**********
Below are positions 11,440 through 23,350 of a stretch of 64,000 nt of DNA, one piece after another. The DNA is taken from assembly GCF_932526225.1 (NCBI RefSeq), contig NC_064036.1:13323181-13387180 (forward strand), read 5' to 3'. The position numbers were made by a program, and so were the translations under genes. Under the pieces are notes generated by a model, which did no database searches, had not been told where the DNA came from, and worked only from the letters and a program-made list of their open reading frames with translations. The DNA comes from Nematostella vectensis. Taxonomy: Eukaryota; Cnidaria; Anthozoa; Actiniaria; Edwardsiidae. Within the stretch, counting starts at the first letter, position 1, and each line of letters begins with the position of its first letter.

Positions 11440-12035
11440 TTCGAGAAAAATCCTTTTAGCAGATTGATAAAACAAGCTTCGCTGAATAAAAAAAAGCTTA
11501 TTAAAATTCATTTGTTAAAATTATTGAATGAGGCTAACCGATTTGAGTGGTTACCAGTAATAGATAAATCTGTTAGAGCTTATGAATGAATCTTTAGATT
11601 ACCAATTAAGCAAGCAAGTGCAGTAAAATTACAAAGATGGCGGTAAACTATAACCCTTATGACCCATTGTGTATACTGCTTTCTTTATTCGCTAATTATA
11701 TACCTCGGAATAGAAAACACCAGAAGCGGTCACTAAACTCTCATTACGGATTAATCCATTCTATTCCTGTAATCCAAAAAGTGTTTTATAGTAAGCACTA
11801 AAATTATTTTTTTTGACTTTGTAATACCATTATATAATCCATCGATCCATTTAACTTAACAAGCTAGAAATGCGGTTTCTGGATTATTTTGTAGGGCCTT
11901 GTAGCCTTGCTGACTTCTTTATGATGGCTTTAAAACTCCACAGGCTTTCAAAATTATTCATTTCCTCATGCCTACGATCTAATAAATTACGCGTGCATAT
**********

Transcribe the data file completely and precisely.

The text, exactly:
Below are positions 11,440 through 23,350 of a stretch of 64,000 nt of DNA, one piece after another. The DNA is taken from assembly GCF_932526225.1 (NCBI RefSeq), contig NC_064036.1:13323181-13387180 (forward strand), read 5' to 3'. The position numbers were made by a program, and so were the translations under genes. Under the pieces are notes generated by a model, which did no database searches, had not been told where the DNA came from, and worked only from the letters and a program-made list of their open reading frames with translations. The DNA comes from Nematostella vectensis. Taxonomy: Eukaryota; Cnidaria; Anthozoa; Actiniaria; Edwardsiidae. Within the stretch, counting starts at the first letter, position 1, and each line of letters begins with the position of its first letter.

Positions 11440-12035
11440 TTCGAGAAAAATCCTTTTAGCAGATTGATAAAACAAGCTTCGCTGAATAAAAAAAAGCTTA
11501 TTAAAATTCATTTGTTAAAATTATTGAATGAGGCTAACCGATTTGAGTGGTTACCAGTAATAGATAAATCTGTTAGAGCTTATGAATGAATCTTTAGATT
11601 ACCAATTAAGCAAGCAAGTGCAGTAAAATTACAAAGATGGCGGTAAACTATAACCCTTATGACCCATTGTGTATACTGCTTTCTTTATTCGCTAATTATA
11701 TACCTCGGAATAGAAAACACCAGAAGCGGTCACTAAACTCTCATTACGGATTAATCCATTCTATTCCTGTAATCCAAAAAGTGTTTTATAGTAAGCACTA
11801 AAATTATTTTTTTTGACTTTGTAATACCATTATATAATCCATCGATCCATTTAACTTAACAAGCTAGAAATGCGGTTTCTGGATTATTTTGTAGGGCCTT
11901 GTAGCCTTGCTGACTTCTTTATGATGGCTTTAAAACTCCACAGGCTTTCAAAATTATTCATTTCCTCATGCCTACGATCTAATAAATTACGCGTGCATAT